Monday, March 14, 2011

Advaita - the bottomline

There is no such thing as the union of JIvAtmA and ParamAtmA. A union occurs only when there is more than one. Only when there are two any question of relationship between the two arises.

In truth the JIvAtmA and ParamAtmA are not two distinct entities. Atma is one and one only. It is itself by itself; other than itself there is nothing. The Self being the Self as such is what it is. That is called by the name ‘nirguna-brahman’.

However, with that Brahman as the support and at the same time hiding that very support, there appears a ‘mayic’ show, as if it is a magic show, in the form of this universe.

The movie appears on the support of the white screen. There is no show without the screen. Still that very show hides the screen itself which is its support. The screen has in no way been affected; it is still the screen and it remains as the screen.

In the case of Brahman there is an additional mystery. On one side Brahman remains as Brahman; but on the other hand, by its own MAyA shakti, it has become several individual JIvas each with a distinct inner organ (antaH-karanam).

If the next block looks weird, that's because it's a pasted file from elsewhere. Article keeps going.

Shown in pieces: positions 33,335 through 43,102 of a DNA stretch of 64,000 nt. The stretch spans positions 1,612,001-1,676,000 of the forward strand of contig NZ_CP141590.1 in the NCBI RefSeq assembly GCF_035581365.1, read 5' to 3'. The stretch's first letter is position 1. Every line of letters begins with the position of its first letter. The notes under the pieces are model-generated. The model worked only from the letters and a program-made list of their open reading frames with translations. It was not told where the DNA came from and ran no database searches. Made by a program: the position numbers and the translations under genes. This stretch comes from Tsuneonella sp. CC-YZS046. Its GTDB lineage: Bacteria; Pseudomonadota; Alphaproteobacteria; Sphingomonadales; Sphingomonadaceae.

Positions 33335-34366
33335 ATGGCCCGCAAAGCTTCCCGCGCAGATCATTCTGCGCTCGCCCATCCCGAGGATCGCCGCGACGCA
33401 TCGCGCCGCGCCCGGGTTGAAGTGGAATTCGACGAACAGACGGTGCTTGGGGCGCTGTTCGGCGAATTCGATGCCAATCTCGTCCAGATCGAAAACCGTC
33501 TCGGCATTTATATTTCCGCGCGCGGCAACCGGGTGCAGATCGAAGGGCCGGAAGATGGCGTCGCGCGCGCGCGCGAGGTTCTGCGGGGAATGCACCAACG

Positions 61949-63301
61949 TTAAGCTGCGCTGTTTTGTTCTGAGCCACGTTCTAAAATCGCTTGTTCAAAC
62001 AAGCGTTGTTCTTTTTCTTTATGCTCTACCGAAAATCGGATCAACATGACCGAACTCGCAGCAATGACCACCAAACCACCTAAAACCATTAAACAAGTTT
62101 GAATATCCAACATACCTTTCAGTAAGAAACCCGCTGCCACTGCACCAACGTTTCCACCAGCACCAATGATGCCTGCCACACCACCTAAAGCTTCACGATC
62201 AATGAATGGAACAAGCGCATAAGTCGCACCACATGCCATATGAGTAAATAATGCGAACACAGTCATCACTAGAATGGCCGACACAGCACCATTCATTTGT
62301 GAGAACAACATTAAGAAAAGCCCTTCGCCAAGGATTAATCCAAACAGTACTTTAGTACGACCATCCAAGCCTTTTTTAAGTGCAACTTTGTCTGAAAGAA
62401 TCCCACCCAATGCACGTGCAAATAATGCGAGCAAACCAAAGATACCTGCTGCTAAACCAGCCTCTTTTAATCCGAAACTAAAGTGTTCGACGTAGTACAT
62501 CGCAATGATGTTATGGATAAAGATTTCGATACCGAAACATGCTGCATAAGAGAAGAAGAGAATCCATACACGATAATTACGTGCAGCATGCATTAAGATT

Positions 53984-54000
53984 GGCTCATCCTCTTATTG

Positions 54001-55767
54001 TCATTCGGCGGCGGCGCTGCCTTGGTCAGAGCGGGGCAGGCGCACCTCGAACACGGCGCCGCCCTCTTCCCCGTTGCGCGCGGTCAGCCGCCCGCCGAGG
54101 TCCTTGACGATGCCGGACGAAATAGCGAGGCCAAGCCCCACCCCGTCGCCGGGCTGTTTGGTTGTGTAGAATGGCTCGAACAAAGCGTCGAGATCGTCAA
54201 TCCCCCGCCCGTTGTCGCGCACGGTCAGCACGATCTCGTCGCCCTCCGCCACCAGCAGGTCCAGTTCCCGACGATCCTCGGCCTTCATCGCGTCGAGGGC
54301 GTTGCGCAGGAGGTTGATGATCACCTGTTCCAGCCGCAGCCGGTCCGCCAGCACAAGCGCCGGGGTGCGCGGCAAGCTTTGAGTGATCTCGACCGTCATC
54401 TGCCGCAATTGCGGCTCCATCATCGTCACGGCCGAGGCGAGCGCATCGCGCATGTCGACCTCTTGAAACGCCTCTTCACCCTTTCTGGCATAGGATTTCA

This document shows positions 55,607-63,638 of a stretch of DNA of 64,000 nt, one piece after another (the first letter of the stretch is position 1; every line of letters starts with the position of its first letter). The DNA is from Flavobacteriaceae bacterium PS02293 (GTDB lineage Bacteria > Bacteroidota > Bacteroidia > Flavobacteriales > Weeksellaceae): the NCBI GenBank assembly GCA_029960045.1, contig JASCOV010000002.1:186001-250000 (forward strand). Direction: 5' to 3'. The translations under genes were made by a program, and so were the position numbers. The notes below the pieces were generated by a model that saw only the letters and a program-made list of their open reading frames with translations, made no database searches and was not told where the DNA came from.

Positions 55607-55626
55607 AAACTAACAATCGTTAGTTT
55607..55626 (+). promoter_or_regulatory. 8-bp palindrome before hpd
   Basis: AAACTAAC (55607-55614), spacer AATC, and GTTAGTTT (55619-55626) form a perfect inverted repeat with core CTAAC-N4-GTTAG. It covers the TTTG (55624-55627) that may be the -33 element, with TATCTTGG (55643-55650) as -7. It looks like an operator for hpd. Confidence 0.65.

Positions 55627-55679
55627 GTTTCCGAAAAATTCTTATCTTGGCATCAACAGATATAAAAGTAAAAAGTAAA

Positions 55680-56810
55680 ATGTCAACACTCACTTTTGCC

By a proper SAdhanA if we can dispose of this antaH-karana, the JIva itself turns out to be Brahman. In other words there is no ‘union’ of two things called JIvAtmA and ParamAtmA. The one knows himself as the other. The same entity that does not know its own real nature thinks of itself as a JIva, and knows of itself as Brahman when the real nature is known.

There are no two entities. It is Brahman that has the name JIva when there is the bondage with the mind and when the bondage is thrown off, it remains by itself as itself; thus no one gets united with some one. There is no question of relationship here. Where is the question of ‘relation’ of ourselves with ourselves? It is the release from this bondage that is called moksha; so there is no place for calling it a different ‘world’ or ‘place’ of moksha. This is the bottomline of advaita.

One may wonder: ‘Dispose off the mind – we are ourselves Brahman. That is moksha’. This statement of advaita seems to make it all easy for us. All along, the other schools are saying that there is something higher than us, above our world, that is called a world of moksha; there is a ParamAtmA above us, we are only JIvAtmA, far below Him and we have to strive to reach His world. But advaita says there is no high, no low; we are ourselves that ParamAtmA and in order to reach this moksha we don’t have to ‘go’ anywhere; right here we can have that.

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